‘Imagine If a Museum Charged 99 Cents to Take a Selfie’: Sara Fitzmaurice, Founder of FITZ & CO, Speculates on the Art World’s Digital Future
Fitzmaurice recently sat down with Ulvi Kasimov, the founder of .ART, to talk about how the art world can learn from Net-a-Porter, Damien Hirst, and more.
If you’ve ever been to an art event in New York (or London or Los Angeles or Miami), you already know FITZ & CO, the international public relations, marketing, and strategy agency that has made the contemporary art world its niche, and which today partners will the leading museums, galleries and luxury brands.
At the helm of this global enterprise is Sara Fitzmaurice, its CEO and president, who started the agency in 1995. Recently Ulvi Kasimov, another art world entrepreneur — the founder of .ART, the art world’s own online domain — sat down with Fitzmaurice at her London office to discuss how the art world can adapt to the changing global landscape. Read their conversation below.
Do you think the art world would benefit from modernization?
Oddly the art world, as sophisticated and cutting edge as it is supposed to be – with forward thinking, outside-of-the-box artists – is based on a very antiquated, 19th-century model. The breakthrough is bound to be in the digital realm. It could take many forms, and it’s a very interesting and big opportunity.
What do you mean by a 19th-century model?
The market is very much “mom and pop” shops. A lot of deals are done on handshakes. Institutionally, museums and other institutions tend to be quite conservative. It’s very straightforward: we raise money, we sell sponsorship, we sell tickets. That’s it. If you look at other industries, they are so much further ahead digitally and think and act in a 21st century way. If you take what Net-A-Porter did to the fashion industry, it’s quite remarkable. What’s the equivalent in the art world? There really isn’t one. It’s still very two-dimensional.
What will galleries of the future look like?
The single biggest rhetorical question I hear from galleries is, why do we have this huge space when we do very little business in the huge space? In New York’s Chelsea, scores of major collectors would come down to the neighborhood on foot or in their town car and go gallery to gallery, seeing shows and talking to the dealers. That doesn’t happen in the same way anymore. People wait for art fairs. They wait for these “event” moments.
What role will digital play?
We will be experiencing and buying and talking about art and looking at digital space in a way that we can’t imagine right now. You won’t ever be able to replace the experience of seeing a Van Gogh painting and seeing the brushworks. But will that matter in the future? It matters to me, and my generation and the ones before us, but the way our kids consume – information, images, everything – is completely different. What matters to them and how they experience the world is completely different.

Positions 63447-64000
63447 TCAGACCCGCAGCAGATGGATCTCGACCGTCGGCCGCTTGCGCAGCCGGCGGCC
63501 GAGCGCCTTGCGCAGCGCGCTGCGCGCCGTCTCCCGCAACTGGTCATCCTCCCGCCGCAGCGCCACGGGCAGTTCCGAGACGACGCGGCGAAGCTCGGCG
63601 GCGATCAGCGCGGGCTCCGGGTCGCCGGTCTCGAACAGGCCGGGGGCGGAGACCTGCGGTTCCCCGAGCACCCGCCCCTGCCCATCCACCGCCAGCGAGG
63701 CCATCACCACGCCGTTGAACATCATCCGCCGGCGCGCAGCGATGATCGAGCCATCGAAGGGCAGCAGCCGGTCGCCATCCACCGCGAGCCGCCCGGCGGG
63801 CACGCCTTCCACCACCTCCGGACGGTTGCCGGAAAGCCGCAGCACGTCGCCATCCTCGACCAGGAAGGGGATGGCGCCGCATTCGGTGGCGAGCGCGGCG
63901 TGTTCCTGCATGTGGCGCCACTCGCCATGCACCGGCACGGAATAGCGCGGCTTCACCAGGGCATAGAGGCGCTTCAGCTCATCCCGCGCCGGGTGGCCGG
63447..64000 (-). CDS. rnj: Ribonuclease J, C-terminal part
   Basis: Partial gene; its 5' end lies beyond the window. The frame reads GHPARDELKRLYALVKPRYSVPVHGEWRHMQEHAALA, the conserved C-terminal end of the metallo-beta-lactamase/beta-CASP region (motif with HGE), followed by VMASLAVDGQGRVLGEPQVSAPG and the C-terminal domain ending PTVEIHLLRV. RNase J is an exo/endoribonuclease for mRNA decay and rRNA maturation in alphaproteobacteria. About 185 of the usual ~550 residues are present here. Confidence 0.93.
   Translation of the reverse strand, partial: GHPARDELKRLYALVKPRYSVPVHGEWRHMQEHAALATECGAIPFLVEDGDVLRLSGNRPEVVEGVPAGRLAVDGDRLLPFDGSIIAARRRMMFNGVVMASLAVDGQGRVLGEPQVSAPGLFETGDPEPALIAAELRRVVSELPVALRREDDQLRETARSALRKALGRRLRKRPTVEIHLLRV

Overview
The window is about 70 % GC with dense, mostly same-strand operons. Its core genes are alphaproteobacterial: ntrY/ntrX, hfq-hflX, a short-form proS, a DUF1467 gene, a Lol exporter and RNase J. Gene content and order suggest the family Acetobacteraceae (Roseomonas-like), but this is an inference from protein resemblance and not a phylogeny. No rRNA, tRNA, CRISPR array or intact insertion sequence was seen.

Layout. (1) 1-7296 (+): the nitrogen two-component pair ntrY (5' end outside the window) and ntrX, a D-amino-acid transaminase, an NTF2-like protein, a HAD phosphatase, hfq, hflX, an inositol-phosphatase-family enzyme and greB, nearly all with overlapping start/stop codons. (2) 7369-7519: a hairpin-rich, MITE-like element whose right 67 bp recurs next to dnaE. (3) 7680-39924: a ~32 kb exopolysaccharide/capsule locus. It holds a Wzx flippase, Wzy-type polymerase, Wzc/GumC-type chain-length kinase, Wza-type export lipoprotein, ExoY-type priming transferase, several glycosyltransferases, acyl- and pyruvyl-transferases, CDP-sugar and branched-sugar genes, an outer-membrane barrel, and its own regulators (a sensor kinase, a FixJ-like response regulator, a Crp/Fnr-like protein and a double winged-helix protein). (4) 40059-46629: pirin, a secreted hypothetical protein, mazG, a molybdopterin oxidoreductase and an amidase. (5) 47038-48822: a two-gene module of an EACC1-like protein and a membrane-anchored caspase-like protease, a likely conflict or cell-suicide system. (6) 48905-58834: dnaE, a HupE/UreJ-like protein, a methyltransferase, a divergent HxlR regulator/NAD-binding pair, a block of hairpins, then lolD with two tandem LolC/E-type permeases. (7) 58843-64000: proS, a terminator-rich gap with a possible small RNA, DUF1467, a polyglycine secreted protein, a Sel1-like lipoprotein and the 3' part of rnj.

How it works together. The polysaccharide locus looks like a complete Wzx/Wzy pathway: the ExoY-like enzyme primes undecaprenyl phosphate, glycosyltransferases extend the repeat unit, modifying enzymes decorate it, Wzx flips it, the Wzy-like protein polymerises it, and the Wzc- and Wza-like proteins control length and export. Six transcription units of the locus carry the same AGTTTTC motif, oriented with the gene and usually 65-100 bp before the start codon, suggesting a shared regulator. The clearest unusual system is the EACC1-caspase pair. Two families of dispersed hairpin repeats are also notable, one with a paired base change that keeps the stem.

How difficult is it to raise funds for exhibitions?
Fundraising is very challenging. You’re going to the same people year after year. You’re asking for private money. Your hand is out. You’re asking for corporate sponsorship dollars. You’re working to raise money up and down the food chain from the ultra high net-worth to a member base, and yet you’re sitting on this treasure trove of visual imagery and content. How can you monetize that towards the greater good of education: sharing those images globally and giving people a unique experience, and keeping the lights on so that these works can be preserved and shown and shared locally and internationally?
Who or what has really impressed you with a new way of doing things?
Art Basel’s Kickstarter campaign was their way of engaging in corporate social responsibility. It’s saying, “The art world is our universe and we want to incubate and populate it at the grass roots level”. They leveraged their brand to fund these very small start-up initiatives that can contribute to the art ecosystem at the entry point. That’s a really exciting model. Also, through Art Basel Cities, they are taking the art fair and saying, “We’re actually a very powerful brand and we can infuse different cities with economic development through the arts”. They are bringing their experience of putting together a cultural festival, without the commercial side, into a city. That model launched in Buenos Aires in November 2017, and it will be very interesting to see how and if this develops. We’ve seen through the Miami Beach model what kind of cultural and economic impact the arts can have on truly transforming a city.
Some areas of the art world are being criticized for being old-fashioned, inefficient, and inequitable. What’s your experience?
The business side of the art world is indeed old-fashioned and inefficient. If you look, for example, at how galleries go about their sales, they are going into their “Rolodex” and going client by client, approaching the same clients again and again. There is no target marketing, automation or segmenting of their database. Many galleries market through a monthly “newsletter” which is highly ineffective. We have taken learnings from the online retail world and adapted them to galleries, and we’ve been teaching these systems to our gallery clients. The results and increased sales have been remarkable. The auction houses are investing a great deal in sales technology and digital marketing, but there is a long way to go.